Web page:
A novice poet who regards his first draft as inviolable sometimes loses interest in a poem if anyone suggests he do more work on it. But other poets have found excitement in the task ("What bliss!" Yeats exclaimed, looking forward to weeks of laborious rewriting.) Indeed, "the work of correction is often quite as inspired as 'the first onrush of words and ideas,'" as A.F. Scott remarks on revision by English poets (in The Poet's Craft) ...
Not all revisions are successful.... But when he revises effectively - when we agree with his second thought - the poet is changing his meaning for the better. He enriches it, he finds words that speak with greater precision and economy.
Kennedy, X.J. An Introduction to Poetry. Little, Brown and Company, 1966, pp. 258 - 260.
This introduction to a chapter on the different versions of poems from many master poets throughout the centuries (including Horace, Yeats, Rilke, Coleridge, and others), Kennedy demonstrates the value of revision. Although the chapter doesn't necessarily suggest that these great writers had peers who gave them suggestions (in fact, it almost seems like Kennedy suggestions revision comes solely from the writer with their "merciless evaluations" and the disdain for "anyone [who] suggests he do more work on it" that many poets have) we can safely assume that many did.
I wanted to share it because it goes to show that even textbooks and prominent poetry scholars are in favor of revision. This text was published in the 1960s, when Post-Structuralism came to be as a literary theory, which states that "to understand an object (e.g., a text), it is necessary to study both the object itself and the systems of knowledge that produced the object." (https://en.wikipedia.org/wiki/Post-structuralism).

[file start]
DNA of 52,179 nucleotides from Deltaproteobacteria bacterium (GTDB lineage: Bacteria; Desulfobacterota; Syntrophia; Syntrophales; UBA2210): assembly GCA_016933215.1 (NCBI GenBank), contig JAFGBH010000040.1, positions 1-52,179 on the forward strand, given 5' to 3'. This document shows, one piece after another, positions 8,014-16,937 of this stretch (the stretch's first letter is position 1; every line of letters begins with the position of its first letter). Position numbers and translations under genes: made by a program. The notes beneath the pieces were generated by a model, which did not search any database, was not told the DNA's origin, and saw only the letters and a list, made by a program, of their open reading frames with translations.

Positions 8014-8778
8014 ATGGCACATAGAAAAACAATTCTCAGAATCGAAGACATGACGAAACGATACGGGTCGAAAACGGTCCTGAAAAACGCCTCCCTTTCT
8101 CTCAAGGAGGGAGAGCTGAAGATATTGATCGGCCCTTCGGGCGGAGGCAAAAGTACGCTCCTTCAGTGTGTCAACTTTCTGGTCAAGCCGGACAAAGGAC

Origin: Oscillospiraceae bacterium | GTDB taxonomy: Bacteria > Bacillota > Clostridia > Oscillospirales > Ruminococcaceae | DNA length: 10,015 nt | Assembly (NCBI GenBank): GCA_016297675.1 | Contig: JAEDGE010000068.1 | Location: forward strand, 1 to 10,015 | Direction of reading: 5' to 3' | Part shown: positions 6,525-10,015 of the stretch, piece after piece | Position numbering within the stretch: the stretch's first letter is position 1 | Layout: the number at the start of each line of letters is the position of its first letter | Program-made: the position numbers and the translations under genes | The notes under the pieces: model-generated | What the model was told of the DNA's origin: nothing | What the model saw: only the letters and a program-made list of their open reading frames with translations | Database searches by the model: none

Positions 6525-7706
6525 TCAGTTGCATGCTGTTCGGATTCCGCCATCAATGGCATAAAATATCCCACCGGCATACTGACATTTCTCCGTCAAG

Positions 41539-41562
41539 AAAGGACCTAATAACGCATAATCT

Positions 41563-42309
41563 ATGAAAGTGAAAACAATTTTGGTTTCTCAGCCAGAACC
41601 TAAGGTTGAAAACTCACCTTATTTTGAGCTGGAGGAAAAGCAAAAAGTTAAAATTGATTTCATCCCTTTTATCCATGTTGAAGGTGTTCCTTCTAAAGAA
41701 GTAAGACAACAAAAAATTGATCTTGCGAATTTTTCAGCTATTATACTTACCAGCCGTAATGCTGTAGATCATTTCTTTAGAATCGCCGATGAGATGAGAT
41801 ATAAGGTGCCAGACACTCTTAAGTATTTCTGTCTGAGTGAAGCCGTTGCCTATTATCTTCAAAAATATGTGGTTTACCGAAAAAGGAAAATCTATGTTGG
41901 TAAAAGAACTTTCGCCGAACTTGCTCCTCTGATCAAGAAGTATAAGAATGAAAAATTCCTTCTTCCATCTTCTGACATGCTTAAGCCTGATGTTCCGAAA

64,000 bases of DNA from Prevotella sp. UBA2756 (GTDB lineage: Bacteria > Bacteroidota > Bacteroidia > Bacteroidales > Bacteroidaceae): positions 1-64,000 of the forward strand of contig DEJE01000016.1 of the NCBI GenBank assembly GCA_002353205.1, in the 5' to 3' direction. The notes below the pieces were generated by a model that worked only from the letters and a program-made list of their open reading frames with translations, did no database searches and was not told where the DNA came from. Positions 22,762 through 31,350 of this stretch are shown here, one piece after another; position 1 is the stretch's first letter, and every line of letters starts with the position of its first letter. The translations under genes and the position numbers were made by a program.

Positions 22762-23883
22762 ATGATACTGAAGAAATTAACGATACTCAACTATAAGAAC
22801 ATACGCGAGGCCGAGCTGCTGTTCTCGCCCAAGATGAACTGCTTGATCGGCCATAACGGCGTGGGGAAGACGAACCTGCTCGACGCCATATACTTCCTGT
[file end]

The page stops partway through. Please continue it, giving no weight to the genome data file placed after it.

I think this textbook from Kennedy being concurrent with this literary theory makes perfect sense. Understanding why we write and why its important to revise doesn't stop at understanding the forms of poetry or the ways of making revisions; it extends to asking ourselves why we can and why we should, and like the Wikipedia article states, what "systems of knowledge" are at play here.
I think one system at play today is the immediate gratification and instant communication of our online world. As a digital native ("a person born or brought up during the age of digital technology and therefore familiar with computers and the Internet from an early age" --> Google's definition), I do love the instantaneous ability for me to connect with people all over the world, share my life in digital diaries that are less fleeting than printed photos or paper journals, and to learn anything I desire to know in a second.